Tuesday, July 31, 2012
If I Am Missing Or Dead - Janine Latus
by Janine Latus
In April 2002, Janine Latus's youngest sister, Amy, wrote a note and taped it to the inside of her desk drawer. Today Ron Ball and I are romantically involved, it read, but I fear I have placed myself at risk in a variety of ways. Based on his criminal past, writing this out just seems like the smart thing to do. If I am missing or dead this obviously has not protected me...
That same spring Janine Latus was struggling to leave her marriage -- a marriage to a handsome and successful man. A marriage others emulated. A marriage in which she felt she could do nothing right and everything wrong. A marriage in which she felt afraid, controlled, inadequate, and trapped.
Ten weeks later, Janine Latus had left her marriage. She was on a business trip to the East Coast, savoring her freedom, attending a work conference, when she received a call from her sister Jane asking if she'd heard from Amy. Immediately, Janine's blood ran cold. Amy was missing.
Helicopters went up and search dogs went out. Coworkers and neighbors and family members plastered missing posters with Amy's picture across the county. It took more than two weeks to find Amy's body, wrapped in a tarpaulin and buried at a building site. It took nearly two years before her killer, her former boyfriend Ron Ball, was sentenced for her murder.
Amy died in silent fear and pain. Haunted by this, Janine Latus turned her journalistic eye inward. How, she wondered, did two seemingly well-adjusted, successful women end up in strings of physically or emotionally abusive relationships with men? If I Am Missing or Dead is a heart-wrenching journey of discovery as Janine Latus traces the roots of her own -- and her sister's -- victimization with unflinching candor. This beautifully written memoir will move readers from the first to the last page. At once a confession, a call to break the cycle of abuse, and a deeply felt love letter to her baby sister, Amy Lynne Latus, If I Am Missing or Dead is an unforgettable read.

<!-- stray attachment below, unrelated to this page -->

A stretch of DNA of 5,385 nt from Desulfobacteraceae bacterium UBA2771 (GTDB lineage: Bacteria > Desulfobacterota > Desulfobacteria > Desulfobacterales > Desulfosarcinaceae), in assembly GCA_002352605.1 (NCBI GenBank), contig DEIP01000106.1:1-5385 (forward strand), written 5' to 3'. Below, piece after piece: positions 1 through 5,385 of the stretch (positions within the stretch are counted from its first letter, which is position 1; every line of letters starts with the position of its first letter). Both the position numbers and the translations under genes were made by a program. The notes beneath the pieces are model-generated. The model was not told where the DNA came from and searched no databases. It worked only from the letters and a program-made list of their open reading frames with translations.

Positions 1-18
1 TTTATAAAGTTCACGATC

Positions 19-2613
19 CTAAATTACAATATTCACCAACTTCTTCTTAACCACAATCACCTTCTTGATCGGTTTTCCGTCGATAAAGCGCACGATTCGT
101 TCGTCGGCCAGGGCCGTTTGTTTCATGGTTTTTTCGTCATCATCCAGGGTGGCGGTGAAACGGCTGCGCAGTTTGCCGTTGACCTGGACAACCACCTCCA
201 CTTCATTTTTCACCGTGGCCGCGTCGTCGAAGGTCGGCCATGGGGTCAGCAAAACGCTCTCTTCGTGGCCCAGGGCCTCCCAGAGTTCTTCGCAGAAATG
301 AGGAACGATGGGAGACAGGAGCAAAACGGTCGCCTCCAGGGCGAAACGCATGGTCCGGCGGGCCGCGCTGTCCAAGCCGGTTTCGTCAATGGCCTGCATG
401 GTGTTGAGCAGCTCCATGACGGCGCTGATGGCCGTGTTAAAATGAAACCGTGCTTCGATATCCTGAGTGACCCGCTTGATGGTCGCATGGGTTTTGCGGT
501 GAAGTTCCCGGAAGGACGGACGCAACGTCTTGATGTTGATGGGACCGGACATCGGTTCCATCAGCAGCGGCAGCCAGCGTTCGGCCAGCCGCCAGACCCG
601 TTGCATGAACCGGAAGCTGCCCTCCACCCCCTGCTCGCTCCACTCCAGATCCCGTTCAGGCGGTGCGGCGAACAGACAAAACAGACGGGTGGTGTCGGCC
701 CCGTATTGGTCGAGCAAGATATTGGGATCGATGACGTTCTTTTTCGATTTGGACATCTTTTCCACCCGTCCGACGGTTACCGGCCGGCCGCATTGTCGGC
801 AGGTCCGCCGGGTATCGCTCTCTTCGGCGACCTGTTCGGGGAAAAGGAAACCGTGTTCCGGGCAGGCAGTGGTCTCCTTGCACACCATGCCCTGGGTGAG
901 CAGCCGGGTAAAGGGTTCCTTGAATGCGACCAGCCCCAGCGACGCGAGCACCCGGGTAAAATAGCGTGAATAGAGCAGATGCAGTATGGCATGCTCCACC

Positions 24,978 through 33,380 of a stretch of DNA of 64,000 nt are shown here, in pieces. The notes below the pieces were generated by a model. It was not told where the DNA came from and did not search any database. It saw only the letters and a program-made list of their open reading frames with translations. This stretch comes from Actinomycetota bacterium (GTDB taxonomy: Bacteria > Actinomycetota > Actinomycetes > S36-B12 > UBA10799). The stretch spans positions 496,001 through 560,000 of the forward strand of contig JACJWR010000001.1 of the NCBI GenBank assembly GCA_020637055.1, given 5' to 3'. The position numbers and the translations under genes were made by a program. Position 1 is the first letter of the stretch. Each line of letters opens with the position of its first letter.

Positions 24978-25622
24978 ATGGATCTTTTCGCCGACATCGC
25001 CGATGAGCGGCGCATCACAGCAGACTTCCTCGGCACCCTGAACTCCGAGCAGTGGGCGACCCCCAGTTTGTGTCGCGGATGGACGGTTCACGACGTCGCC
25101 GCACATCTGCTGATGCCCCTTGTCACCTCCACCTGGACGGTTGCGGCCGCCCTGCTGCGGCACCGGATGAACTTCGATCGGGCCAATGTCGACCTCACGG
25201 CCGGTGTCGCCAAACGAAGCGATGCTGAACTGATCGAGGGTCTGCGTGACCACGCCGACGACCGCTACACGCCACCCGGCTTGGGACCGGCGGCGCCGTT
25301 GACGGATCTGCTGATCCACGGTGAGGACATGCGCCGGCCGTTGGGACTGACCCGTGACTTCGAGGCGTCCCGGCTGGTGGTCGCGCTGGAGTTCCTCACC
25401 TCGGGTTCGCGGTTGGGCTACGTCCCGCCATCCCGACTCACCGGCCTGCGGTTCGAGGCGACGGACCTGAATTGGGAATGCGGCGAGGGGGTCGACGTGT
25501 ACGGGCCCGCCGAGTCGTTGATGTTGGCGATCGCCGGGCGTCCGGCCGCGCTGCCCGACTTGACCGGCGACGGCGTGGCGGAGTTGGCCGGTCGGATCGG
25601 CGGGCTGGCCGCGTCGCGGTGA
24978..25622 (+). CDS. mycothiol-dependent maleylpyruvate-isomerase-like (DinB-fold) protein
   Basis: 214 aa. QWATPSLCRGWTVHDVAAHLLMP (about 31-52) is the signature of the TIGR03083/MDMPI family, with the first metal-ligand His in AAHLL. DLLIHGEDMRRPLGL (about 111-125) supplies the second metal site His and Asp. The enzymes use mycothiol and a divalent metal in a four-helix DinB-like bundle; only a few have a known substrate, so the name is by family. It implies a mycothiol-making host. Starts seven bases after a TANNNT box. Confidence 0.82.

Just finished reading this book this morning and oh my, I was absolutely sobbing by the end. It doesn't seem right to say I loved this book because it is disturbing and tragic. After struggling so much with the last several books I've read, frustrated and disappointed in the various Young Adult trolls and angels, this one was a breath of fresh air. I whipped through it in a smidge over two days, could not put it down, was even taking long breaks at work just so I could keep reading.
I will say though, that it was not the story I thought it would be. The book begins way back with the birth of the kids in the Latus family. I figured oh ok, some background to set up the story. But when it continued to focus mainly on the growing up of the writer, Janine, I was a bit confused. I thought this was about murdered sister Amy? That part of the story is actually a rather small chunk of the book overall, and in the end I'm glad it wasn't what I'd originally thought it would be . . . a murder story with police records and investigation details, etc. It's much more personal and touching, and haunting, to follow Janine's life and see Amy's life through her eyes. And then when Amy is taken away, you feel Janine's guilt and pain of 'Did I do enough? Did I love her enough? Did she know I loved her?'
Janine's story is horrifying too. Molested, raped, beaten, controlled, belittled. Just as a mere reader, I would get so tensed up and sick to my stomach in the later years of her marriage, knowing that her crazy husband was going to fly off the handle again, worrying about how she'd get out of it this time. At the same time you get so mad and want to scream at her to wake up and leave. "You ARE one of those people you vow never to be!" you think over and over.